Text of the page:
Understanding Youth Participation Across Europe
This edited volume presents findings from a major cross-European research project mapping the civic and political engagement of young Europeans in the context of both shared and diverse political heritages. Drawing on new survey, interview and ethnographic data, the authors discuss substantive issues relating to young people’s attitudes and activism including: attitudes to the European Union and to history; understanding of political ideologies; how attitudes to democracy are shaped by political heritage; activism in radical right wing groups and religion-based organisations; and digital activism. These contributions make the book’s case that transnational and multi-method projects can enrich our understanding of how young people envisage their place and role in Europe’s political and civic space. The book challenges methodological assumptions that survey research shows the big picture but at the cost of local nuance or that qualitative research cannot speak beyond the individual case, and demonstrates the added explanatory value of triangulating different kinds of data. Understanding Youth Participation Across Europe will be of interest to students and scholars across a range of disciplines, including Sociology, Political Sociology, Youth Studies and Political and Civic Participation.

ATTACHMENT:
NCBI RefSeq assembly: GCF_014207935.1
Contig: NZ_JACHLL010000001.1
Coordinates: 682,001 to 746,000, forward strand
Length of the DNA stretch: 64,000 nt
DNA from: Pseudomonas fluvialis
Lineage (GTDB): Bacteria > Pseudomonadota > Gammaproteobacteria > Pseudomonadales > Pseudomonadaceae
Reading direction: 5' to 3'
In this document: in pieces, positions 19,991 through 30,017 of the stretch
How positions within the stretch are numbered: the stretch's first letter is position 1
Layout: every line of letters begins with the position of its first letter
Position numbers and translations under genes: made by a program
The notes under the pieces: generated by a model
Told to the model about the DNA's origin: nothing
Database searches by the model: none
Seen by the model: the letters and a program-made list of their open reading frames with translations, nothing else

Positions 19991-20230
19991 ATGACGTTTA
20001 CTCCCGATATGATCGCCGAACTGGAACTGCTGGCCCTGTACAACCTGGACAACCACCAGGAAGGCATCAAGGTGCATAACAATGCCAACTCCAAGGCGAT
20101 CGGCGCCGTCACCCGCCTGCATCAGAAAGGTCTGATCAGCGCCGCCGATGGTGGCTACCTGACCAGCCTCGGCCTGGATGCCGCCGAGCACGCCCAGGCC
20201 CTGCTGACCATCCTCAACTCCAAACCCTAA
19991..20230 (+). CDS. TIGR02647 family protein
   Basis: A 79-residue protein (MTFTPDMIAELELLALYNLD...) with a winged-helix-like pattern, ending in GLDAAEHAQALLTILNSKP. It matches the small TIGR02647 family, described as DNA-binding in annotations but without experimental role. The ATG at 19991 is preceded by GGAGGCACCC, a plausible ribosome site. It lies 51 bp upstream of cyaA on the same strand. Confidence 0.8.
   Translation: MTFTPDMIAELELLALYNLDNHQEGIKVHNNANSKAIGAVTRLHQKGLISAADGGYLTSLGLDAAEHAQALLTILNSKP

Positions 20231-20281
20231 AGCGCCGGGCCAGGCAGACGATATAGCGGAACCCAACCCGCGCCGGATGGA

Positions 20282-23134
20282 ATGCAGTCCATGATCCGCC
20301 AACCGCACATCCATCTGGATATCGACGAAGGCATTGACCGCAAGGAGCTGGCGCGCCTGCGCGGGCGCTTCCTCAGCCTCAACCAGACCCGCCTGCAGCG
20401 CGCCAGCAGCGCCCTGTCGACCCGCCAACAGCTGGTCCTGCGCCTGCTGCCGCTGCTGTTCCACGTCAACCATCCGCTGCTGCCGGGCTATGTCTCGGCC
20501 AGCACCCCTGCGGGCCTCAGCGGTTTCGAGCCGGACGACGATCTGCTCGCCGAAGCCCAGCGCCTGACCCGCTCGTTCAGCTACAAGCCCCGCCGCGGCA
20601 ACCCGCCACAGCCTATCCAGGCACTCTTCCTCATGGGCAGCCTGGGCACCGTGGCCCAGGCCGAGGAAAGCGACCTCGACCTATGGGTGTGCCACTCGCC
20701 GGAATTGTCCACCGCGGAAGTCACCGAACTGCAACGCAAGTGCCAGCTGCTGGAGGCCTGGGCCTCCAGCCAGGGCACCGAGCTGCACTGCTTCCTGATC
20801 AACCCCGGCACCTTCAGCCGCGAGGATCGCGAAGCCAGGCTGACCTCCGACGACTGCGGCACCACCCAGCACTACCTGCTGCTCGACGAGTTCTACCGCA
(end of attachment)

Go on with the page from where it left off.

This chapter brings new insight to the study of young people’s activism in extreme right groups by considering their activism from a social movement theory perspective. It draws on the meta-ethnographic synthesis of findings of a cluster of ethnographic studies of radical right and patriotic movements conducted for the MYPLACE project, focusing on the emotional and affective dimensions of activism and on three case studies: the English Defence League (UK), Russian Run (Russia) and Torcida (Croatia). It considers the emotional pleasure derived from activism often expressed as going ‘wild’, feeling euphoric, or being overtaken by a physical ‘buzz’, as well as the reciprocal emotions that bind activists through feelings of solidarity and mutual support, expressed as feeling part of ‘one big family’.